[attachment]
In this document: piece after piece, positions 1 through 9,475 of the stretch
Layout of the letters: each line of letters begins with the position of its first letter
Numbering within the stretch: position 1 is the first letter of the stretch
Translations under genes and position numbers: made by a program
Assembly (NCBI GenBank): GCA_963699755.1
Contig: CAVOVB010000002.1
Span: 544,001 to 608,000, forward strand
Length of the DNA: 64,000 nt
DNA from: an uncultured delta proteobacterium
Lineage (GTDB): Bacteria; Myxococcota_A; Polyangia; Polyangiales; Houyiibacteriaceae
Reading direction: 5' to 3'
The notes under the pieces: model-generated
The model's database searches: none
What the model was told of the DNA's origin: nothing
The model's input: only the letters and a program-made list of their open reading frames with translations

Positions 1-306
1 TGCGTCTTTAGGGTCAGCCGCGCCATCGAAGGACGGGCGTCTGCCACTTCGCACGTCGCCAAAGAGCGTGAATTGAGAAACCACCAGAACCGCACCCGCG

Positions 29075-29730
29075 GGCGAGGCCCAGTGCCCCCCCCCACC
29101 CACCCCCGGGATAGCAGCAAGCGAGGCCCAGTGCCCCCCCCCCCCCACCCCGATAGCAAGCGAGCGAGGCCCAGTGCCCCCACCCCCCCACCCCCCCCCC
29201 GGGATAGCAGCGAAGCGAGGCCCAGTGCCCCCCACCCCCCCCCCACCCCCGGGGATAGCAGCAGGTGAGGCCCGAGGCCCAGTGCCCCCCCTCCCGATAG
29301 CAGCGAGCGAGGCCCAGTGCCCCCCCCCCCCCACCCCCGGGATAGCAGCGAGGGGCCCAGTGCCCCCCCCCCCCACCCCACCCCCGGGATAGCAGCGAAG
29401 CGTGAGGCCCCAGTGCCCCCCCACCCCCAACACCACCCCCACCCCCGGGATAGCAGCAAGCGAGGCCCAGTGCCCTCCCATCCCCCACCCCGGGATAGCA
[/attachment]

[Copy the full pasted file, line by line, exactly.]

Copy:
In this document: piece after piece, positions 1 through 9,475 of the stretch
Layout of the letters: each line of letters begins with the position of its first letter
Numbering within the stretch: position 1 is the first letter of the stretch
Translations under genes and position numbers: made by a program
Assembly (NCBI GenBank): GCA_963699755.1
Contig: CAVOVB010000002.1
Span: 544,001 to 608,000, forward strand
Length of the DNA: 64,000 nt
DNA from: an uncultured delta proteobacterium
Lineage (GTDB): Bacteria; Myxococcota_A; Polyangia; Polyangiales; Houyiibacteriaceae
Reading direction: 5' to 3'
The notes under the pieces: model-generated
The model's database searches: none
What the model was told of the DNA's origin: nothing
The model's input: only the letters and a program-made list of their open reading frames with translations

Positions 1-306
1 TGCGTCTTTAGGGTCAGCCGCGCCATCGAAGGACGGGCGTCTGCCACTTCGCACGTCGCCAAAGAGCGTGAATTGAGAAACCACCAGAACCGCACCCGCG

Positions 29075-29730
29075 GGCGAGGCCCAGTGCCCCCCCCCACC
29101 CACCCCCGGGATAGCAGCAAGCGAGGCCCAGTGCCCCCCCCCCCCCACCCCGATAGCAAGCGAGCGAGGCCCAGTGCCCCCACCCCCCCACCCCCCCCCC
29201 GGGATAGCAGCGAAGCGAGGCCCAGTGCCCCCCACCCCCCCCCCACCCCCGGGGATAGCAGCAGGTGAGGCCCGAGGCCCAGTGCCCCCCCTCCCGATAG
29301 CAGCGAGCGAGGCCCAGTGCCCCCCCCCCCCCACCCCCGGGATAGCAGCGAGGGGCCCAGTGCCCCCCCCCCCCACCCCACCCCCGGGATAGCAGCGAAG
29401 CGTGAGGCCCCAGTGCCCCCCCACCCCCAACACCACCCCCACCCCCGGGATAGCAGCAAGCGAGGCCCAGTGCCCTCCCATCCCCCACCCCGGGATAGCA